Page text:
# Special Angles

• May 27th 2009, 12:05 PM
VonNemo19
Special Angles
Anybody out there have a good acronym, or system for remembering the values of the trig functions at the special angles(e.g. $\displaystyle 0,\frac{\pi}{6},\frac{\pi}{4},\frac{\pi}{3},\frac{ \pi}{2}.....)$ ? I'v got a test coming up that's being timed, so I can't be reproving them while taking the test.
• May 27th 2009, 01:54 PM
pickslides
I get by on memorising 2 triangles and the general shapes of the functions.
• May 27th 2009, 07:00 PM
VonNemo19
Could you elaborate. Are talking about equilateral and isosoles triangles, where the equilateral has each side equal to 2? And the isosoles with legs=1, and hypotenuse=$\displaystyle \sqrt{2}$?

But, that's kind of like having to reprove the thing to myself again, whereas I would kind of like something that's much faster. Everyone knows PEMDAS. It's easy and fast.

Here's one for the trig functions themselves:

SOH-CAH-TOA (soak-a-toe-a)

$\displaystyle \sin=\frac{o}{h}$ sin is opposite over hypotenuse

$\displaystyle \cos=\frac{o}{h}$ cos is adjacent over hypotenuse

$\displaystyle \tan=\frac{o}{a}$ tan is opposite over adjacent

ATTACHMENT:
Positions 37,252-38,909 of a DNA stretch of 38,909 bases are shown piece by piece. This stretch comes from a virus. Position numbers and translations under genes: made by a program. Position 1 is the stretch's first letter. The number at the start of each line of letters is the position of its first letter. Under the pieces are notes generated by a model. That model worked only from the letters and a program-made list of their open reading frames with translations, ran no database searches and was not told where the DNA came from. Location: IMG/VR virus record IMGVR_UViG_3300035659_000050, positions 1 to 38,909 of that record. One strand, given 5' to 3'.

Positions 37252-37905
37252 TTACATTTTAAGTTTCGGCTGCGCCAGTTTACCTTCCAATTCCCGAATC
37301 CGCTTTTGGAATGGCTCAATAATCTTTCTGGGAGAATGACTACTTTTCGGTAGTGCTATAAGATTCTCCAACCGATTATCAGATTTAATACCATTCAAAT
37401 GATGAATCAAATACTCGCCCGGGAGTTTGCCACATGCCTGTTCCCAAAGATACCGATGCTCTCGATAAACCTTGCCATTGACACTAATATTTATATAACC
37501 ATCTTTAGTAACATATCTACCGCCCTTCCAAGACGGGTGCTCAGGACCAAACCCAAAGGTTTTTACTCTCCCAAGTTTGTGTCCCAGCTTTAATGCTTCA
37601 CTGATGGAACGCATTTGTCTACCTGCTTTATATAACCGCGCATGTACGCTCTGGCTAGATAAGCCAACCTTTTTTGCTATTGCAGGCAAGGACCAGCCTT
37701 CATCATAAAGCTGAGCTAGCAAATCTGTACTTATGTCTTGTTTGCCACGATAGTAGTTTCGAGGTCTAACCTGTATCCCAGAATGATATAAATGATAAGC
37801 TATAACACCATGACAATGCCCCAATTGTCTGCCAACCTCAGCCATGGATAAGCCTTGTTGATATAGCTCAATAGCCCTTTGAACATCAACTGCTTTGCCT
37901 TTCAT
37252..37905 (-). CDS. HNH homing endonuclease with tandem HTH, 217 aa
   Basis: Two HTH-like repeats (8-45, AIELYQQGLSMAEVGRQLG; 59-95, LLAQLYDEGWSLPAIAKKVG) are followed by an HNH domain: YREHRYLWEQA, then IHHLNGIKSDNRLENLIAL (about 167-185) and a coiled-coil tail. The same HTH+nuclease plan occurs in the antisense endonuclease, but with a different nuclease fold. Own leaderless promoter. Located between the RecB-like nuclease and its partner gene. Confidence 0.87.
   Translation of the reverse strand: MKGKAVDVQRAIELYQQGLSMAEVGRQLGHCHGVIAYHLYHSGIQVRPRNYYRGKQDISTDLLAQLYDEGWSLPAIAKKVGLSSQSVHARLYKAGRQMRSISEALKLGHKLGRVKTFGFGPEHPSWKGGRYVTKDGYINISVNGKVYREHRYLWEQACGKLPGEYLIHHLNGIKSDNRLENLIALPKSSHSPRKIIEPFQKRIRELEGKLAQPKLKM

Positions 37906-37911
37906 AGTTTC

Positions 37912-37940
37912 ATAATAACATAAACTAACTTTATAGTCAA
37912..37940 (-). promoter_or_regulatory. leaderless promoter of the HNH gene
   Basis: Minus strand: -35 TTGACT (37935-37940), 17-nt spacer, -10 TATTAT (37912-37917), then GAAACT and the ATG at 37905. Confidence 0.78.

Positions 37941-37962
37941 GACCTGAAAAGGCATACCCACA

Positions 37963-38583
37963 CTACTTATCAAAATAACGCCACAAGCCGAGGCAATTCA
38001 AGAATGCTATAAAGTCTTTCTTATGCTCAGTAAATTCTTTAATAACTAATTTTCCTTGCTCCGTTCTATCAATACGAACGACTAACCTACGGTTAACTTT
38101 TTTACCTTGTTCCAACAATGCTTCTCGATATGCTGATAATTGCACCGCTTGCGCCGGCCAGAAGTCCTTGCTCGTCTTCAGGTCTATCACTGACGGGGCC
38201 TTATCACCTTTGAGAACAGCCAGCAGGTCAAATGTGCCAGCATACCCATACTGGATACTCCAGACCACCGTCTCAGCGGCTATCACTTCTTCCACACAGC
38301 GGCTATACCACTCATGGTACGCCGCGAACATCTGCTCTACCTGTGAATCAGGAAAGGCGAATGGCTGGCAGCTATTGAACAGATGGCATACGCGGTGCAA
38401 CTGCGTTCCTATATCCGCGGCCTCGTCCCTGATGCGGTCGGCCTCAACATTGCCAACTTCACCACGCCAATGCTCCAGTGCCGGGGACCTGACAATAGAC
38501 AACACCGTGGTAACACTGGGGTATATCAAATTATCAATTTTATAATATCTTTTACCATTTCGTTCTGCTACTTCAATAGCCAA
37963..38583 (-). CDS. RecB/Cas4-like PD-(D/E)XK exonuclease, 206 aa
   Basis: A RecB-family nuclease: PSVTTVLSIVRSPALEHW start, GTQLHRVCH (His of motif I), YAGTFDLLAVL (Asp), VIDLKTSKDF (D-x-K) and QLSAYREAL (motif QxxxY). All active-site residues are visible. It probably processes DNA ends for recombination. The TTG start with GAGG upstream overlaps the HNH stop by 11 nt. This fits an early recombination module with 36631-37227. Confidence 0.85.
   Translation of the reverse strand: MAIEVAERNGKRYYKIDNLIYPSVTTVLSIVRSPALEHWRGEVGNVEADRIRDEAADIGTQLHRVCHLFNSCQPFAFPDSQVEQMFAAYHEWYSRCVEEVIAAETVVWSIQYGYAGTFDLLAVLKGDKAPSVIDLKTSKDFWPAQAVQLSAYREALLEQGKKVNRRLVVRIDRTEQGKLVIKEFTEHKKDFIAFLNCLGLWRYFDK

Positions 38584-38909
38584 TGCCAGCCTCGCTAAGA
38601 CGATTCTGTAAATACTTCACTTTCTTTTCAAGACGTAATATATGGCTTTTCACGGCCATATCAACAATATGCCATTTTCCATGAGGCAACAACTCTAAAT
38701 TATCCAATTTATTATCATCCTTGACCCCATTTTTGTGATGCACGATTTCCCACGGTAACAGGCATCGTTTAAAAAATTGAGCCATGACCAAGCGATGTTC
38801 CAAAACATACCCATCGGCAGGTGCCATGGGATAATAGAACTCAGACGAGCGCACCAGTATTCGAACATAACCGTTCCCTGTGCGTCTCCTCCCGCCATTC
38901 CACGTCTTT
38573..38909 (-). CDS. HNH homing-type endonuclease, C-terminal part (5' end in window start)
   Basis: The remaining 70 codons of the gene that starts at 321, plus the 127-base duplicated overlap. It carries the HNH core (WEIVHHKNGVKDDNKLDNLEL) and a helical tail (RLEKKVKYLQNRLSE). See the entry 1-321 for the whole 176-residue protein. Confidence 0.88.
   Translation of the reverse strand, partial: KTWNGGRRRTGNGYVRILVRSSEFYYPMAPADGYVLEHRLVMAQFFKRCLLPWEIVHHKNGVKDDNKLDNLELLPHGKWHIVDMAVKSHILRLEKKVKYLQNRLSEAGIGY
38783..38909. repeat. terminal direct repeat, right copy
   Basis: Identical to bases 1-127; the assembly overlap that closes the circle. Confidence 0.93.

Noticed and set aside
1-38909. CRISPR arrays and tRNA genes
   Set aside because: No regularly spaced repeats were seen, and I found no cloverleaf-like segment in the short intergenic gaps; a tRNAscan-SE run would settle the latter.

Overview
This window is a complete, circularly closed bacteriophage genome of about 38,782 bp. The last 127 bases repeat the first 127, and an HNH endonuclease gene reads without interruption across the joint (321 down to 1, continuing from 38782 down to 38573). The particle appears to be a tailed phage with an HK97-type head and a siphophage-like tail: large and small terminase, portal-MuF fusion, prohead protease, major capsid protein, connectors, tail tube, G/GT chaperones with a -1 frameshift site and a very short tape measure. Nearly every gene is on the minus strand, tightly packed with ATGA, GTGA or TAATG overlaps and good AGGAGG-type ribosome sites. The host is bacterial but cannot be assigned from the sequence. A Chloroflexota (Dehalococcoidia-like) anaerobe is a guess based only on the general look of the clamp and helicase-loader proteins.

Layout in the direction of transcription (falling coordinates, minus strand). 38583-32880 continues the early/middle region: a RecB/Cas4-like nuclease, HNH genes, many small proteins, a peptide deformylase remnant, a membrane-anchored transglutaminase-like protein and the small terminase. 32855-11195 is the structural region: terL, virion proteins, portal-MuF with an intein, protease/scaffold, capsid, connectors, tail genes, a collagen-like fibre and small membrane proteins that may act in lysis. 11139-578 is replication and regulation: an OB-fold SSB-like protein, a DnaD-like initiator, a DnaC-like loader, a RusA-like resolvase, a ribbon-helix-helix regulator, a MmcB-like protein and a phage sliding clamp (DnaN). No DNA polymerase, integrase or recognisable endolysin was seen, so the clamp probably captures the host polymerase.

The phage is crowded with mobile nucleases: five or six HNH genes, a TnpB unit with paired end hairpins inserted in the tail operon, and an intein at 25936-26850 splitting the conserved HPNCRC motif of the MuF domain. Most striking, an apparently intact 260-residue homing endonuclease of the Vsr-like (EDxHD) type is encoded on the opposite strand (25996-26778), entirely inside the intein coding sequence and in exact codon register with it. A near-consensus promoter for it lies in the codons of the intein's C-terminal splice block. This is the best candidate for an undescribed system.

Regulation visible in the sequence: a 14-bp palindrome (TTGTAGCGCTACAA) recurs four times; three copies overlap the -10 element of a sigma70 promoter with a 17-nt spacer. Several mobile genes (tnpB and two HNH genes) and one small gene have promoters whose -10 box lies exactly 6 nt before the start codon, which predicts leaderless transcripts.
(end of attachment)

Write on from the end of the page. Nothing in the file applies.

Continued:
This is what I'm after.
• May 28th 2009, 02:00 PM
pickslides
Quote:

Originally Posted by VonNemo19
Could you elaborate. Are talking about equilateral and isosoles triangles, where the equilateral has each side equal to 2? And the isosoles with legs=1, and hypotenuse=$\displaystyle \sqrt{2}$?

I am talking about those triangles. I have no way of remembering the values. If anything I have just remembered (burnt images of them into the back of my mind) what they look like. The least amount to put to memory is to consider the isosoles triangle has equal similar lengths of 1. From there if need be you should be able to work out the long side using pythagoras and in turn the angles present themselves. Same with the equilateral of length 2, obivously this triangle has equal angles of $\displaystyle \frac{\pi}{3}$ . Once you drop a perpendicular line down the middle of it all the other values and angles present themselves.

I also put to memory the function shapes over one cycle of sine, cos and tan. This helps you solve for $\displaystyle 0,\frac{\pi}{2}, \pi, \frac{3\pi}{2},2\pi$.

Quote:

Originally Posted by VonNemo19
Here's one for the trig functions themselves:

SOH-CAH-TOA (soak-a-toe-a)

Can't go wrong with that one. It's a timeless classic. If mathematicians put out a "greatest hits" of mathematical acrynoms. This would be the lead off track! (Rock)